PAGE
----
Using stones for insulation seems like an obvious choice, but if there is no mortar to work with, then we would need to heat-fuse these stones together so we can insulate the fire so the stones we started with will be heat-fused.

Wood has a slightly higher thermal conductivity: .5. It is easy to build a wooden insulating frame around the stone structure. The main drawback is it will burn up. That leaves soot. Soot has a very low thermal conductivity: .07. Insulation made from soot will raise the temperature approximately seven times higher than stone or wood--up to 10,500 degrees Fahrenheit or 6,000 degrees Celsius.

I don't know what those ancient people did exactly, but here's how I would engineer a heat-fused stone structure. I would pile stones on a mound of dirt, leaving openings where I want doors and windows. I'd put the timber on top, and over all that I'd build a wooden insulating structure. (I use cutaway views in the diagrams below.)

Of course the wooden planks I'd use would be coated with a paste containing soot, or be charred wood. I would also use a bellows to feed the fire more oxygen. I'd also bury the whole shebang under a pile of mud that would be allowed to harden. Finally, I'd light the fire and insert the bellows and pump away.

To save some time, it might not be necessary to coat the wood with soot or use burnt planks. Fresh wood could be used. It would no doubt burn and may become soot that sticks to the mud structure that remains. This would be ideal.

When enough time has lapsed, the fire would be doused, the mud structure removed. The final step involves removing the dirt from inside the stone structure. If all goes well, it should stand firm because the stones would be heat-fused together.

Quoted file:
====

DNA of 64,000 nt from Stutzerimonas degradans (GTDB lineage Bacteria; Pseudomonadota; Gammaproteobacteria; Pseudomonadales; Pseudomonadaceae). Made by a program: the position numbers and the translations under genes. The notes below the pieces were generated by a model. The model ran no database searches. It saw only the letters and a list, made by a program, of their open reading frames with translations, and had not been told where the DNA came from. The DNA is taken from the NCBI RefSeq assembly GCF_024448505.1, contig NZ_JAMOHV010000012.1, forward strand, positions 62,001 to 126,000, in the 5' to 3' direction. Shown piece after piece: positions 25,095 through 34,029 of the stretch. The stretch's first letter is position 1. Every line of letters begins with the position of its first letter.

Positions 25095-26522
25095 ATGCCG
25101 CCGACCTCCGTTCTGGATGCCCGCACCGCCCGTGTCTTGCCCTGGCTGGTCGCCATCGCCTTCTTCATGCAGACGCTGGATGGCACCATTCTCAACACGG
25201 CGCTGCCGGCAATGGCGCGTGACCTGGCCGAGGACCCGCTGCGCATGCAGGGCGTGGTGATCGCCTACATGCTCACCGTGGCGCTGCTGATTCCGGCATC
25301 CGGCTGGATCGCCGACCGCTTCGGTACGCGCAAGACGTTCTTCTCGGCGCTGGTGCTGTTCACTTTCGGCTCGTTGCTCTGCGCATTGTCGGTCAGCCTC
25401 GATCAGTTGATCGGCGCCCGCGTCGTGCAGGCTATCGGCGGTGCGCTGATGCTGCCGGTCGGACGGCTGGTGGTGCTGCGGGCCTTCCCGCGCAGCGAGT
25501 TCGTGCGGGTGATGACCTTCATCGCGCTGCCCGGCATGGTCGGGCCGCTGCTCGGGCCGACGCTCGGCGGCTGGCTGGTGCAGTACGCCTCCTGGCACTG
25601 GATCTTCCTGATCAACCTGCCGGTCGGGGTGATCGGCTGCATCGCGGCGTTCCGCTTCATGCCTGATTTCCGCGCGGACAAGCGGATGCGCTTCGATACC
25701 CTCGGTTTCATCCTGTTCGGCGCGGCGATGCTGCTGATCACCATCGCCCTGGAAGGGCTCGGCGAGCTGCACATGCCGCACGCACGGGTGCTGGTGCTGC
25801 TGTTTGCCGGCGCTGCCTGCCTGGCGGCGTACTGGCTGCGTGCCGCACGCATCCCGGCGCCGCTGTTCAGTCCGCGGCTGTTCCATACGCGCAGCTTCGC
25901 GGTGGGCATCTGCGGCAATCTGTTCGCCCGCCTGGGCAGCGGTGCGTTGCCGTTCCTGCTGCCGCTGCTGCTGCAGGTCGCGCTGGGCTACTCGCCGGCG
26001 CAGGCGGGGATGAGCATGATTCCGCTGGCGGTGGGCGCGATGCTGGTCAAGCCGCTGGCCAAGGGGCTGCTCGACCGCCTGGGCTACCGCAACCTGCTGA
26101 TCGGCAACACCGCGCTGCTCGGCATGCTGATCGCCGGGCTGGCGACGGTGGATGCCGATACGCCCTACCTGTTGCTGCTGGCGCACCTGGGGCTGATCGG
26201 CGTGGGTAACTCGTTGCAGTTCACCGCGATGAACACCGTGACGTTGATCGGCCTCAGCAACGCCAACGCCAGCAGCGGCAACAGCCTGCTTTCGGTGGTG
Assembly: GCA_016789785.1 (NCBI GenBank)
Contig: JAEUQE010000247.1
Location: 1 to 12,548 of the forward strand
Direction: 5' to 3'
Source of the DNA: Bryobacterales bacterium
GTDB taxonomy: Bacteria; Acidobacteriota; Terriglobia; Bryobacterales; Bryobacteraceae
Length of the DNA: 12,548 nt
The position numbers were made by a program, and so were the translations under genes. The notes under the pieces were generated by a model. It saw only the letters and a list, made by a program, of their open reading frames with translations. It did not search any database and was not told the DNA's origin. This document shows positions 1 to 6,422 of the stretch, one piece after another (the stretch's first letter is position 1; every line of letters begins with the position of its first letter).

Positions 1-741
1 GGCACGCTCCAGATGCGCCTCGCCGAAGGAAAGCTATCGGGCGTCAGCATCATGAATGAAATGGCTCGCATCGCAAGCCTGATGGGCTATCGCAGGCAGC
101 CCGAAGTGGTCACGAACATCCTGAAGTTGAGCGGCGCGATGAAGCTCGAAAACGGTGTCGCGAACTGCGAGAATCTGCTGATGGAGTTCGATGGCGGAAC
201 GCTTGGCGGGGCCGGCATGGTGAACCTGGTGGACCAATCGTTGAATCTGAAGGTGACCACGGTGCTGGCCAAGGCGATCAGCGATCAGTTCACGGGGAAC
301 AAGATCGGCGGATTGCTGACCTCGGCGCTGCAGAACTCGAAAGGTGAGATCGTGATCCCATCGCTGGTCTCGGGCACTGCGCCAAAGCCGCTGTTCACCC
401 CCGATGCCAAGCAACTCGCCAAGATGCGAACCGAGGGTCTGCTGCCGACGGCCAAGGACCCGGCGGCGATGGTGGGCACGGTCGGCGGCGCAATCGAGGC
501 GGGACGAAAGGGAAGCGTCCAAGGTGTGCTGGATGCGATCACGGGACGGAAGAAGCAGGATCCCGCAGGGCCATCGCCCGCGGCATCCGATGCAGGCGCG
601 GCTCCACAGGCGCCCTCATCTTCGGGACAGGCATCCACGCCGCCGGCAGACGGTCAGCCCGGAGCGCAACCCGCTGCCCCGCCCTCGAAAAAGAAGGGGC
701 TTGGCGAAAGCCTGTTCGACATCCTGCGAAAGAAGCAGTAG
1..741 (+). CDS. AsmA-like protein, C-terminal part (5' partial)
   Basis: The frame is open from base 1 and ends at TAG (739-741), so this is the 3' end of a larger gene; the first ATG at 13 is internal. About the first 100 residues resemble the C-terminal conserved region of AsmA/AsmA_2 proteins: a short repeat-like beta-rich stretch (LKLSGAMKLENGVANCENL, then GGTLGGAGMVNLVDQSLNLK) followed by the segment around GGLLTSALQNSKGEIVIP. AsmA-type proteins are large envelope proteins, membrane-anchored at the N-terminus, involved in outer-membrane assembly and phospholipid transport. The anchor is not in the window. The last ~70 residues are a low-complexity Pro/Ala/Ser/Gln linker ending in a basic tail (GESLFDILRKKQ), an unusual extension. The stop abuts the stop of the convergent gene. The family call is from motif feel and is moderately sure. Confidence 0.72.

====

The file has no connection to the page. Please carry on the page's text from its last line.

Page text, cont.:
## Monday, November 7, 2016

### How Fast is the Universe Really Expanding?

How fast is the universe really expanding? Is the rate of expansion really increasing? Is dark energy really the cause? To address these questions, let's start with a simple diagram of some dots lined up in a row. Let's pretend each dot represents a galaxy.

The blue dot represents our galaxy. The red dot represents a galaxy on the other end of the universe. It is far far away, so it probably belongs to Luke Skywalker and the Star Wars cast. Anyway, the universe expands. We look through our telescope, and the other galaxies appear to be moving away from us. The red galaxy is moving faster and further than the rest.

However, at the distant red galaxy, Obi Wan Kinobe's ghost tells Luke to forget about the force for a moment and to look through his telescope. From Luke's point of view, his red galaxy is hardly moving. The way he sees it, it is our blue galaxy that is moving the fastest and furthest.

Now that's strange. But it's a major clue. Whenever two observers can't agree, we can suspect relativity is the culprit. Can relativity tell us how fast each galaxy is really moving? Here is the equation that models what Luke and we see when we all look into the great beyond (H=Hubble's Constant; v=velocity; r=radius):

The variable r is the distance you look into space. The further out you look, the greater the velocity (v) the galaxies appear to be going. This is true no matter where you are in the universe. Rumor has it that Luke's galaxy is moving away from us faster than the speed of light (c). But Luke says, "Nada!" We are the ones moving at greater-than-light speed.

The variable R(HS) below is the distance where a galaxy appears to moving at light speed (c). However, the distance of Luke's galaxy is r(u) meters from us, so we see his galaxy going faster than light, and he sees our galaxy doing the same.

The equations below (G=Newton's Constant; E=energy; m=mass; t=observer's time), however, suggest that the universe is expanding at a steady rate; i.e., Luke's galaxy and our galaxy have the same velocity--and that velocity is none other than c, the speed of light. (To see how these equations were derived, click here.)

Take a close look at equation 5 and 7. Notice that r can expand if energy (E) and mass (m) are held constant. If time (t) is increased, then the universe expands without the aid of increasing energy (dark energy).